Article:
Article

CPEB: a life in translation

Program in Molecular Medicine, University of Massachusetts Medical School, Worcester, MA 01605, USA.
Trends in Biochemical Sciences (Impact Factor: 13.52). 07/2007; 32(6):279-85. DOI: 10.1016/j.tibs.2007.04.004
Source: PubMed

ABSTRACT Nearly two decades ago, Xenopus oocytes were found to contain mRNAs harboring a small sequence in their 3' untranslated regions that control cytoplasmic polyadenylation and translational activation during development. This cytoplasmic polyadenylation element (CPE) is the binding platform for CPE-binding protein (CPEB), which promotes polyadenylation-induced translation. Since then, the biochemistry and biology of CPEB has grown rather substantially: mechanistically, CPEB nucleates a complex of factors that regulates poly(A) elongation through, of all things, a deadenylating enzyme; biologically, CPEB mediates many processes including germ-cell development, cell division and cellular senescence, and synaptic plasticity and learning and memory. These observations underscore the growing complexities of CPEB involvement in cell function.

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    • "PAPD1 was also reported to uridylate histone mRNA along with PAPD5 to target it for degradation [123] although the actual PAP that uridylates histone mRNA is somewhat controversial [124]. hGLD2 (PAPD4) is a cytoplasmic PAP that polyadenylates short (A)-tailed mRNAs in the cytoplasm [125] [126] and is involved in diverse functions such as embryonic development, cell cycle, germline maturation, synaptic plasticity, learning and memory [126] [127] [128] [129] [130] [131]. hGLD2 also polyadenylates p53 mRNA in the cytoplasm [128] [132]. "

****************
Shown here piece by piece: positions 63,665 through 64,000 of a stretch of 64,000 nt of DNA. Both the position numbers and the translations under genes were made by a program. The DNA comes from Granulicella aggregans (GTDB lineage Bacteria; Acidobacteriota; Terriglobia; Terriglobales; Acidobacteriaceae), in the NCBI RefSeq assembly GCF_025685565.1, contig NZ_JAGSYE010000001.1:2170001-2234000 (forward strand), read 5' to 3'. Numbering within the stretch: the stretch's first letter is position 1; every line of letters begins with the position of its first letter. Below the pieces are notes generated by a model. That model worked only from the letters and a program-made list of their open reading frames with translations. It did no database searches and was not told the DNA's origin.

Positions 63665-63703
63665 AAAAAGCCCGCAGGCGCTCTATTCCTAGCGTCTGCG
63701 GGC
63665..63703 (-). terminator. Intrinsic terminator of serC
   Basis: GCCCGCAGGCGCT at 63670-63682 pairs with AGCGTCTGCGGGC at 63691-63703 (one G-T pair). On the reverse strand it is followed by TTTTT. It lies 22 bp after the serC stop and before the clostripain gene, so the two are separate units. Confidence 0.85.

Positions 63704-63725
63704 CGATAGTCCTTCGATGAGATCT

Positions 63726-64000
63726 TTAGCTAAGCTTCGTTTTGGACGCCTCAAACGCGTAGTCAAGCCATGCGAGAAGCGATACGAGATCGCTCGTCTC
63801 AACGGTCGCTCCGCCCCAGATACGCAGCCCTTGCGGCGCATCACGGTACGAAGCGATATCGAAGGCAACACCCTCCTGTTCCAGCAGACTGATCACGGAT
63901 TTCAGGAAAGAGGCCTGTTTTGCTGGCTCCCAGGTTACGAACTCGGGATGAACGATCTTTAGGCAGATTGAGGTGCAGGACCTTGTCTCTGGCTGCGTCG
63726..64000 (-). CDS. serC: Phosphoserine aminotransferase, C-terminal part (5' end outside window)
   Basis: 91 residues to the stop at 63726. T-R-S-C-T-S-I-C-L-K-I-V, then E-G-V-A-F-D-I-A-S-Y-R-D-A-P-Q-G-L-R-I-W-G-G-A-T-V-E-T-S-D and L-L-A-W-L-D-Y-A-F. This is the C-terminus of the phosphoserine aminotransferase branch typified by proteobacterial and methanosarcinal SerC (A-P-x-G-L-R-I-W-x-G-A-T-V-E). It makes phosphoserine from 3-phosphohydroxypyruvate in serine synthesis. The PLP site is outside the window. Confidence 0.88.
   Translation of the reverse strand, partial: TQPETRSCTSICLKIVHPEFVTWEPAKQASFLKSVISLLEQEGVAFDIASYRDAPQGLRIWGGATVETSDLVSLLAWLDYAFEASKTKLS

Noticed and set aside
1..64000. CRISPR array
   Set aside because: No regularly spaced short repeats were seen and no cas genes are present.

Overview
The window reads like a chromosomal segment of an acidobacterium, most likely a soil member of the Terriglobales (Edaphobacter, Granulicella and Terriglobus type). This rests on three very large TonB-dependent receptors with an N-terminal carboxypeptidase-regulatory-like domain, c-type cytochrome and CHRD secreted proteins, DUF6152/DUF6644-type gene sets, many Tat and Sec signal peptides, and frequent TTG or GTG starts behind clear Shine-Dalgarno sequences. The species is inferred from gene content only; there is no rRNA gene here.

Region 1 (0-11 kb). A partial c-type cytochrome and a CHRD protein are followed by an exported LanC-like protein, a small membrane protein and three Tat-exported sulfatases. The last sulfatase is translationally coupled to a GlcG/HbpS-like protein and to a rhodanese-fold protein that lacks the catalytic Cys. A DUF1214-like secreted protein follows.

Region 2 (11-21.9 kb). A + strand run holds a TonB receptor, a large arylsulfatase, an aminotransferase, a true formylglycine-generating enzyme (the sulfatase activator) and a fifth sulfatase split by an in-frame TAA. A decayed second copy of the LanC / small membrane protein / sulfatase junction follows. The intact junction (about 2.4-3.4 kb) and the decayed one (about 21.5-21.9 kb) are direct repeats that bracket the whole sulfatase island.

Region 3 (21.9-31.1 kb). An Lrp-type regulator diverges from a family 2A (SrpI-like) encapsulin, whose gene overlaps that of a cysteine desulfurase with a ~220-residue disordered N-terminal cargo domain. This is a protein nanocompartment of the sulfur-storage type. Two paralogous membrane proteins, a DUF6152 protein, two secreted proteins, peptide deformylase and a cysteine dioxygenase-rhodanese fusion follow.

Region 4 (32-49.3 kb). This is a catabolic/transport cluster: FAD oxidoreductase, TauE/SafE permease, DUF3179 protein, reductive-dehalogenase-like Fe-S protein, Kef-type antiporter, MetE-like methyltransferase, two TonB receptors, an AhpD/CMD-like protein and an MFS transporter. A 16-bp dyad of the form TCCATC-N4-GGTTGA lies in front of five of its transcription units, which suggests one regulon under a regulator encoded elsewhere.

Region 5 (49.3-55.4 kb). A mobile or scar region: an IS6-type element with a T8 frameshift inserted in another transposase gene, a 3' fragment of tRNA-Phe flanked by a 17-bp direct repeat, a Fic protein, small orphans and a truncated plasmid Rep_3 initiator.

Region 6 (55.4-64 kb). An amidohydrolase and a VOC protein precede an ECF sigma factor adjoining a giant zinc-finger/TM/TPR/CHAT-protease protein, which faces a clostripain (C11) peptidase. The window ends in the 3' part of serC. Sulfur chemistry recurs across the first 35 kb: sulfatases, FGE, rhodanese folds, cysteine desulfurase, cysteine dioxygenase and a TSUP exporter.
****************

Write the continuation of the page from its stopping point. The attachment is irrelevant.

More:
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    • "Apart from general regulators of eIF4E activity, eukaryotic cells also contain eIF4E-binding proteins that regulate translation of subsets of mRNAs. Among them, it is worth mentioning Cup in Drosophila, Maskin in oocytes of Xenopus laevis and Neuroguidin in neurons (for references see reviews by Darnell & Richter, 2012; Lasko, 2012; Richter, 2007). However, this mode of regulation requires the formation of complexes of eIF4E-binding proteins with additional protein factors which in turn recognize specific RNA-motives within 3 "
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    Critical Reviews in Biochemistry and Molecular Biology 02/2014; 49(2). DOI:10.3109/10409238.2014.887051 · 5.81 Impact Factor
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    • "An in silico analysis of this UTR fragment revealed the presence of a cytoplasmic polyadenylation element (CPE). Previous work has demonstrated that during oocyte maturation CPEs maintain maternal mRNAs in a dormant state and then release these mRNAs when required (Richter, 2007; Zhang and Sheets, 2009). Deletion of the CPE from the sox19b 3Ј UTR fragment abolished the polyadenylation from the 2-cell to 64-cell stages (Fig. 4C). "
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